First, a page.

I find these theories and these new ways and explorations into the life of Jesus to be of that same tradition -- they, in a way, reflect our own understanding of our time and place (even though this particular story is very very old as well). With that said, even though I’m not a believer, I still think these stories have something to offer our current generation, so long as we don’t take it as dogma or take them too literally. The ancients were just as smart and insightful as we are (though many don’t give them credit for that), so even their age old stories still have something to offer humanity, which goes back to what you’re saying. They can touch upon our “divine” nature, meaning, the good within us and what we are actually capable of, that is, if we choose to acknowledge it.

    Thanks for commenting and for reading. Greatly appreciated. Have a very Happy New Year!

    VN:F [1.9.22_1171]
    Rating: 0 (from 0 votes)
  8. avatar
    Baxter Labatos
    December 30, 2013

    I’ve seen the Da Vinci Code but didn’t read the book. I am fascinated by the life of Magdalene because for me she is a strong woman who was able to defy social norms and follow the beat of her drum. People can always put their interpretation and make something positive out of it. Your writing has once again revived my interest. It’s amazing.

    VN:F [1.9.22_1171]
    Rating: +1 (from 1 vote)
    • avatar
      Julian Gallo
      December 30, 2013

      Thank you Baxter! The film and the book weren’t that much different from one another as far as the “dramatic” aspect is concerned (the novel is your basic “thriller”) but the book does a much better job revealing little by little the “mythology” surrounding the Jesus-Magdalene story and the whole Holy Grail myth as well. Many other things too. Dan Brown mined the book “Holy Blood, Holy Grail” for much of the material and he used a lot of other conspiracy theory related sources and sort of mashed it all together to make one giant conspiracy theory of his own. Despite the book claiming “truth” to many things, he heavily fictionalized some historical accounts and outright changed some others, so some of the material isn’t actually historically accurate -- which is okay, since it is a novel, after all, and not a history book. He tweaked a lot of things for the sake of the narrative, much like films do.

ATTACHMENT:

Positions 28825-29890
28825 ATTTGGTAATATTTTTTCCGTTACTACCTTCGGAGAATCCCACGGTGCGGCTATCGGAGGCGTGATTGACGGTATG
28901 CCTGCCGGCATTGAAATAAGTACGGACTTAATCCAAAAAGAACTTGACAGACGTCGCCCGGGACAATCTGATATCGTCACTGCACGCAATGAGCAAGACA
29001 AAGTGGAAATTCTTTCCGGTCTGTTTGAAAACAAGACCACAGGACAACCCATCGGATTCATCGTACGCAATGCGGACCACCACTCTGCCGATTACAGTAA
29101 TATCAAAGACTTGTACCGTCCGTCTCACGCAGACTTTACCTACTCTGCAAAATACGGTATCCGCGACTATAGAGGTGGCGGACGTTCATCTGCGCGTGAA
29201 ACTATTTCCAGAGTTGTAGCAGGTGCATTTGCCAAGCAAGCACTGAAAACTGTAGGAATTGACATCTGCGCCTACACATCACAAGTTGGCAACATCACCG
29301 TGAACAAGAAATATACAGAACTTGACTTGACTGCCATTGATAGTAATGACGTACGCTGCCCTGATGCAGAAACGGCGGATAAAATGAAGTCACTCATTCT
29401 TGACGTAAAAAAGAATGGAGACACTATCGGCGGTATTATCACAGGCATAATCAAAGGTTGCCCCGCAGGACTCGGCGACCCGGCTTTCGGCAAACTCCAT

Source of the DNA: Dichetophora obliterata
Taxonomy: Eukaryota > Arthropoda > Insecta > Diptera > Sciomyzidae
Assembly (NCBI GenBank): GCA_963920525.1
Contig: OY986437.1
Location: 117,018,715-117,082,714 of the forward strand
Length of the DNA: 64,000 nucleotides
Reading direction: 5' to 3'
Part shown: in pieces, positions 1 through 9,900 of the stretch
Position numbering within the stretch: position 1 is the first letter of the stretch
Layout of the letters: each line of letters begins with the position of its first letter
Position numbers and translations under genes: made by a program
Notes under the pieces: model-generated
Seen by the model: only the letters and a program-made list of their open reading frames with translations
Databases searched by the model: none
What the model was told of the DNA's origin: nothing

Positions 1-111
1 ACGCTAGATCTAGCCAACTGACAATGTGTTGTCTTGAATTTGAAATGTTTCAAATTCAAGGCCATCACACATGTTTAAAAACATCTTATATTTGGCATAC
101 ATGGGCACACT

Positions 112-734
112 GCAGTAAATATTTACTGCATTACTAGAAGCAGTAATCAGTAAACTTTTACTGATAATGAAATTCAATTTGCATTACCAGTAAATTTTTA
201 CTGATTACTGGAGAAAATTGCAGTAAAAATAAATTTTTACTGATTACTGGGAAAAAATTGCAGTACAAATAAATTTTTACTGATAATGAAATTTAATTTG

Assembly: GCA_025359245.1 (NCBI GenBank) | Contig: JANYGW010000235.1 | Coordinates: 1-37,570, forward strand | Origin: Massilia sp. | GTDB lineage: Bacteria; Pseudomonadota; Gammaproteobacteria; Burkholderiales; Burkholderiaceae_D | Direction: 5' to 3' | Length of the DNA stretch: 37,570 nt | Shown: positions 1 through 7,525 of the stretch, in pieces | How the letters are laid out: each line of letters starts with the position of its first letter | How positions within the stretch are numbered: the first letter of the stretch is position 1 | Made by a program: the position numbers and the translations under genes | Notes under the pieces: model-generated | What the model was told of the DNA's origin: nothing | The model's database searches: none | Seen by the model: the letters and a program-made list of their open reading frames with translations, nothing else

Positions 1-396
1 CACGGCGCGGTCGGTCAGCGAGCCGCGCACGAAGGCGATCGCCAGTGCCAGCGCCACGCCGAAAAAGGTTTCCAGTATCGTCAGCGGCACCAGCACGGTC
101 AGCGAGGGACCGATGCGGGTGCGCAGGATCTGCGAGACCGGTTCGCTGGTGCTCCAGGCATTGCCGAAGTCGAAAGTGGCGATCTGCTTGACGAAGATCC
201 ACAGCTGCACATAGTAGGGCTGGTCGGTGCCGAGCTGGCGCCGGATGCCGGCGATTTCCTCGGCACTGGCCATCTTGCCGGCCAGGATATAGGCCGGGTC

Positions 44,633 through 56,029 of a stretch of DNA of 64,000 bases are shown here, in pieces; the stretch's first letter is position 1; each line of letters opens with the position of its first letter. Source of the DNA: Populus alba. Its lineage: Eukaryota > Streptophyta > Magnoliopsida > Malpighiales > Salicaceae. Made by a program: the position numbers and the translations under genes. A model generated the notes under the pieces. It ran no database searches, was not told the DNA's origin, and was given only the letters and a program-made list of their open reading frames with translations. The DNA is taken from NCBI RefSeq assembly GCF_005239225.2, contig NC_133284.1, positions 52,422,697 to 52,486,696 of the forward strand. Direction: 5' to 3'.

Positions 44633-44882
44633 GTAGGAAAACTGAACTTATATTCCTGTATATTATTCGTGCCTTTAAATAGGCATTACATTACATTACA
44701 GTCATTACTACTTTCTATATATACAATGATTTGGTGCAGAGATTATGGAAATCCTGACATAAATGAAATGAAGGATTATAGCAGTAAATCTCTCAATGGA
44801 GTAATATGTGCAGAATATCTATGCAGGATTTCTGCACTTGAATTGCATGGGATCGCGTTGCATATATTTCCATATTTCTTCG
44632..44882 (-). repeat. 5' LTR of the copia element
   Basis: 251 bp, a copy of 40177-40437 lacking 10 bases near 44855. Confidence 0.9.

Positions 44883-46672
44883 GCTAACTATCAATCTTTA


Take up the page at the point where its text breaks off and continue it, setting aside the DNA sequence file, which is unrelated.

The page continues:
The story of Mary Magdalene is a very interesting one to say the least. For centuries she was often portrayed as the “prostitute” that Jesus saves from stoning but theologists now make the claim that it wasn’t the same Mary and it was a later Pope, many many centuries later, who made this connection and it stuck for many years. Most Christian theologists are moving away from that idea now and are trying -- however they can -- to place her in her proper historical perspective. It has been said that the reason this was done was because the Church wanted to play down women’s role in the Church -- and that’s a “conspiracy theory” I can believe due to the nature of the times. There are some apocryphal gospels that I think anyone interested in the history of Christianity should read. I have a book that includes many of them (I think it’s called “The Lost Books of The Bible”) and within it contains “The Gospel of Mary Magdalene”. It is said to have been written well over a hundred years after the events so it’s been dismissed as inauthentic, still it’s an interesting read.

      Another book I would HIGHLY recommend is called “The Existential Jesus”. What it does is reexamine The Gospel of Mark from an existentialist perspective and you wind up looking at Mark in a whole new way. Thought about that one for weeks after reading it. I recommend that highly if this subject interests you.

      Thanks for reading and commenting. Hope you have a very Happy New Year! Thanks again!

      VN:F [1.9.22_1171]
      Rating: 0 (from 0 votes)

Leave a Reply

 

 

 

Back to top
mobile desktop